Gearing up for a possible fall battle over comprehensive Medicare reforms, providers, insurers, drug manufacturers and employers are forging alliances to make sure their voices aren't lost.
The Healthcare Leadership Council, which represents hospitals, health plans and drug companies, said last week it is forming a Medicare-reform coalition that will focus on provider reimbursement and regulation issues.
The coalition, which probably will be called the Alliance to Improve Medicare, will argue in favor of comprehensive reform and against stopgap reforms to improve program solvency, such as cutting provider payments, said Mike Freeman, vice president of communications at the HLC.
Among the coalition's chief concerns, particularly for its employer members, will be whether providers begin to shift costs onto private-sector payers because of further Medicare payment cuts and whether HCFA is allowed to become a more aggressive purchaser, as President Clinton has proposed in his Medicare reform plan (July 5, p. 2).
That coalition also will be concerned with preserving Medicare beneficiaries' choice of prescription drug coverage and with reducing Medicare regulation.
"Simply layering a prescription drug benefit on a broken program won't work," Freeman said.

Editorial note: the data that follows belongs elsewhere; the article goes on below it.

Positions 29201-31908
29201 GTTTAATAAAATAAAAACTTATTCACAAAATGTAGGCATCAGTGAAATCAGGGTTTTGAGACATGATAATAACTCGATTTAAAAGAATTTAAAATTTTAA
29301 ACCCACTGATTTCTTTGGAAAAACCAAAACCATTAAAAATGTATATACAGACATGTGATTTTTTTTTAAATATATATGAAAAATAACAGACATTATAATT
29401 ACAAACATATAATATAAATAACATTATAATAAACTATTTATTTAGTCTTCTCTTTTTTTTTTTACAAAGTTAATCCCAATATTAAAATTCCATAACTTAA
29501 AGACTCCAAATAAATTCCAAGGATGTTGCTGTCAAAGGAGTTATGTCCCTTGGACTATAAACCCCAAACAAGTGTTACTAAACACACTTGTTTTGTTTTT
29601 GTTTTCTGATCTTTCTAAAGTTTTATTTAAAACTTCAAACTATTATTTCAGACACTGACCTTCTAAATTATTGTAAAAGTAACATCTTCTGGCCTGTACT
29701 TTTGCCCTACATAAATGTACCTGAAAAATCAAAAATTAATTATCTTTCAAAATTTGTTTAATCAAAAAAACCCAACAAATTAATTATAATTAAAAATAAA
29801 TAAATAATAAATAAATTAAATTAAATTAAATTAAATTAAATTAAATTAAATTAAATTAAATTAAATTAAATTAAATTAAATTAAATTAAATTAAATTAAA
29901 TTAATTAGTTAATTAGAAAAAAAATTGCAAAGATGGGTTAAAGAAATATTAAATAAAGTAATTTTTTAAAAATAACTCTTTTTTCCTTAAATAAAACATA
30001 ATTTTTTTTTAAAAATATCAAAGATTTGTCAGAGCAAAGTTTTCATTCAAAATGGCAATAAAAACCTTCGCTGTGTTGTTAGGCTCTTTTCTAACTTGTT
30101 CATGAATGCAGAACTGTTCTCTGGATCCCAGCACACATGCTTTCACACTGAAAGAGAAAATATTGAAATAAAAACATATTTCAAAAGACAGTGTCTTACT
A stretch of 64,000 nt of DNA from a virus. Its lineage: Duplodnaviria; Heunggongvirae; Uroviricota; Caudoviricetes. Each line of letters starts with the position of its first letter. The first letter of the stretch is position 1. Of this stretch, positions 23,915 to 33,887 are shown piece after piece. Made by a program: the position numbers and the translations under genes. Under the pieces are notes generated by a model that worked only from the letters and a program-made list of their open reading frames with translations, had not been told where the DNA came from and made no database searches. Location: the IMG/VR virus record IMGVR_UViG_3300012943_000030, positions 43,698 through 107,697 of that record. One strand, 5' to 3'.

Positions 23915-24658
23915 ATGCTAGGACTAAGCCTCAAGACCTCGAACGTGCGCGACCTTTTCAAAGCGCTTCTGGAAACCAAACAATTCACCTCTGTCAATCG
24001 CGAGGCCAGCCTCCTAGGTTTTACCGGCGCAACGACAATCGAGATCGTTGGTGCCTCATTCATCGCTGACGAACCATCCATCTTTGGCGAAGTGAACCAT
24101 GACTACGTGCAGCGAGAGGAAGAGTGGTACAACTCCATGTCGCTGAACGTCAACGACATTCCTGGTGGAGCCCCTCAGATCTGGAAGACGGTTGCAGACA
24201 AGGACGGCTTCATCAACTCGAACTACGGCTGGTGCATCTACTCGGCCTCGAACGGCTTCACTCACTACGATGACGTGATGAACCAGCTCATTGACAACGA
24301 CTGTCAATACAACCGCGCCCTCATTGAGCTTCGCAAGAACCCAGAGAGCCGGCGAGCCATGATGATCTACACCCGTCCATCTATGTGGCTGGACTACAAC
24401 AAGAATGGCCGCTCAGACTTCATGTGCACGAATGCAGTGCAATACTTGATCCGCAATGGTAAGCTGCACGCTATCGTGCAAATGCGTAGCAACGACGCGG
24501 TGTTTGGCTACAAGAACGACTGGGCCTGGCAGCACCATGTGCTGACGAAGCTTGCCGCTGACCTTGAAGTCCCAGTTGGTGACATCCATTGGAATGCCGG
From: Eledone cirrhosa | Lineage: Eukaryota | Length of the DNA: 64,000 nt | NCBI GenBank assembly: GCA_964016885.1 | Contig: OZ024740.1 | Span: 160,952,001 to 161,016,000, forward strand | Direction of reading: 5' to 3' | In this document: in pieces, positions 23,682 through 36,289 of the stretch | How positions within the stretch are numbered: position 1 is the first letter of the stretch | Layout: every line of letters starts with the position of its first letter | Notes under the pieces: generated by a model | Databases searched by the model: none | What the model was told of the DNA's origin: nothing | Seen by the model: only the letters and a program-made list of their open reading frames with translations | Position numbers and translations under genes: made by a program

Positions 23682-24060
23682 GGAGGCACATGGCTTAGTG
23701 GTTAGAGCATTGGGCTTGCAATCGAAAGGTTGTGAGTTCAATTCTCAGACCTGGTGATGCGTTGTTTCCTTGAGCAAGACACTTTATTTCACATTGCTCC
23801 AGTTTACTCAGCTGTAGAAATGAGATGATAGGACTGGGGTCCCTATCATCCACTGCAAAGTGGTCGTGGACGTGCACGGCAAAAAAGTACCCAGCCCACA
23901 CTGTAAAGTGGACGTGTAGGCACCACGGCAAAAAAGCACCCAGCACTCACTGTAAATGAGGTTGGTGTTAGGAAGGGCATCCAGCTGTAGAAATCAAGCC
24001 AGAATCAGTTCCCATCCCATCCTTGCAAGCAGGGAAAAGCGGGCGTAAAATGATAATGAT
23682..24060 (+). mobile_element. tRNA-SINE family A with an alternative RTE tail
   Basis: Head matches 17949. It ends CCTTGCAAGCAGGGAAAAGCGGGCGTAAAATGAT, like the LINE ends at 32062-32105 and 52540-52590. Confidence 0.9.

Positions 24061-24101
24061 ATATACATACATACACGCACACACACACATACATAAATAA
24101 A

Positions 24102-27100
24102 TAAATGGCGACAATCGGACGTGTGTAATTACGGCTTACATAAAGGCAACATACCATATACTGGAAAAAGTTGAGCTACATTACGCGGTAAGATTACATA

Taking a higher profile is the Citizens for Better Medicare, which began running an advertising campaign last week in Washington and the national media.
The coalition-whose prominent members include the Pharmaceutical Research and Manufacturers of America, the National Association of Manufacturers and the U.S. Chamber of Commerce-opposes federal interference in prescribing drugs.
The coalition's members want the government to design a program that provides prescription drugs for people who don't have such coverage now but doesn't displace the coverage that some seniors have now through Medigap or Medicare supplemental policies.
Right now, 65% of Medicare beneficiaries have prescription drug coverage-most through employer-sponsored retiree plans, HMOs or Medigap, but about 11% of Medicare beneficiaries receive coverage through Medicaid.
Clinton and the National Bipartisan Commission on the Future of Medicare have proposed plans to expand coverage. Clinton proposed a universal coverage plan managed by pharmacy benefit managers and financed by beneficiaries' premiums and coinsurance, federal surplus revenues and provider savings.
The commission proposed a system that would offer a government-subsidized drug benefit for only beneficiaries earning less than 135% of the federal poverty level.
The organization would not say how much it is spending on the advertising campaign. Its campaign focused on the Washington area.